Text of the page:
You are here: Home page » Free Tutorials » About Reverbs

About Reverbs


Reverbs - hardware or software - are used to artificially simulate acoustics of rooms. To date, there are roughly 4 approaches to how this can be done:


Mechanical reverb devices
A)
You play the music to be heard through loudspeakers in a specially created reverberation room and record them with microphones again.
B) You play the music with transformers on plates or springs and picks up the vibrations at the other end again. This creates a kind of reverb.

Electronic reverb devices
C) Algorithms are created that simulate the decay of sound waves as naturally as possible. Today, some plug-ins can do this so well and cheaply that the entire mechanical Hall production hardly comes into play. = This sort of reverbs is called Algorithmic Reverbs
D)
You create an acoustic image of a desired room by playing back suitable measuring signals. These measurement signals are picked up and charged into a so-called "Impulse Response" (IR).
Special software "interweaves" these IRs into the music to be heard.
This sort of reverbs is called Convolution Reverbs


Reverb Parameters
Reverb-devices have some setting options to simulate as many different rooms as possible. The most important are explained here.
Most of the parameters are related to algorithmic reverbs.

See the next tabs...

Basically today's reverb plug-ins offer different reverberation rooms. For some, the parameter "Reverb-Type" is called "Room-Size".
Accordingly, settings are then called

- Small Rooms
- Chamber
- Hall
- Church
- Cathedra
- Plate / Spring
... and so on.


When working with orchestral samples, "Chamber" / "Hall" / "Church" are often a good choice. With this you select an algorithm that simulates concert halls as accurately as possible.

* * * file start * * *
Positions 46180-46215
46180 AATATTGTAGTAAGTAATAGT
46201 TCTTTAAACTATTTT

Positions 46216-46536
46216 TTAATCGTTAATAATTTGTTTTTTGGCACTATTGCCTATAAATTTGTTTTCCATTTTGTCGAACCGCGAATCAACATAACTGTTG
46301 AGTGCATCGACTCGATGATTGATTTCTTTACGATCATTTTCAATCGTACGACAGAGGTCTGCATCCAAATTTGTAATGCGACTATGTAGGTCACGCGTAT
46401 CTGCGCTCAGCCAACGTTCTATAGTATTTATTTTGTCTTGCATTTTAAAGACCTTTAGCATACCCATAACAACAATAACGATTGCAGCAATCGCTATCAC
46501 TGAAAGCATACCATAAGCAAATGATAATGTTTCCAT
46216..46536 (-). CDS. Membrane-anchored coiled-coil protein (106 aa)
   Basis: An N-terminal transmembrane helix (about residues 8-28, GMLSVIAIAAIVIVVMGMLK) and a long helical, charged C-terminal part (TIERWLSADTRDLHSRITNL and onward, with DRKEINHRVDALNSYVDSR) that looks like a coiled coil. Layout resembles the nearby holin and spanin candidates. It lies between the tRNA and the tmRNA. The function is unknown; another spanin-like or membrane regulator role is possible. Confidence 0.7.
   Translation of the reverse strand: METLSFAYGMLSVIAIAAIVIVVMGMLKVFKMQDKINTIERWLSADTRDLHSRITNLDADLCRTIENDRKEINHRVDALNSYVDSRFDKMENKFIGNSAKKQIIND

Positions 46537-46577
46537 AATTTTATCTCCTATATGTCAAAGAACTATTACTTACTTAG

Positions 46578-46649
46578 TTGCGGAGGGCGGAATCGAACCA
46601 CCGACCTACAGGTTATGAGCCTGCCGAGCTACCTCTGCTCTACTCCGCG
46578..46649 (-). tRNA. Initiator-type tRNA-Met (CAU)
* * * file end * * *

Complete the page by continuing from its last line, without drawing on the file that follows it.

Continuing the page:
With a convolution reverb, the choice of space becomes a main theme first, because you can specifically select the sound of a particular room. The spaces of convolution reverb rarely sound neutral. To be honest, I do not like many rooms ... So it usually stays at 1-2, despite a wide choice.

This value sets when the entire reverb process should start. Imagine standing in the middle of a cathedral. If you clap your hands, it will be a while before the first reflection comes back from the walls (if you do not take the floor into account). So "Predelay" sets the time that passes from direct sound to the arrival of the first reflections.

2 Examples of simulation in a cathedral:
A) Your colleague is standing near you and claps his hands... A large pre-delay time must be set (25ms to 100ms). By the way: For 1m the sound needs 3ms.
B) Your colleague stands far away from you in the cathedral and claps his hands... The direct sound reaches you only a little earlier than the first reflections. A small predelay time must be set (0ms to 10ms).
So that means:

Small pre-delay times = far away sound source
Big pre-delay times = nearby sound source



direct signal - 1st reflections
larger time difference
direct signal - 1st reflections
smaler time difference
Without (less) Predelay
(sound source is far away)
With Predelay
(sound source is close)

The first reflections that reach our ear evaluates our brains to learn about the space and distance of the sound source.

These Early Reflections (ER) are the key to what we want to do with our reverb effect.

If we want to set an instrument far away from us - into the depth of the room, you need a reverb with early reflections that can solve this task.


Unfortunately, not all reverb plug-ins can solve the tasks described here equally well. Test your reverb collection ...



These Early Reflections do not create "a Depth". These Early Reflections create a "Depth" without a lot of Tail.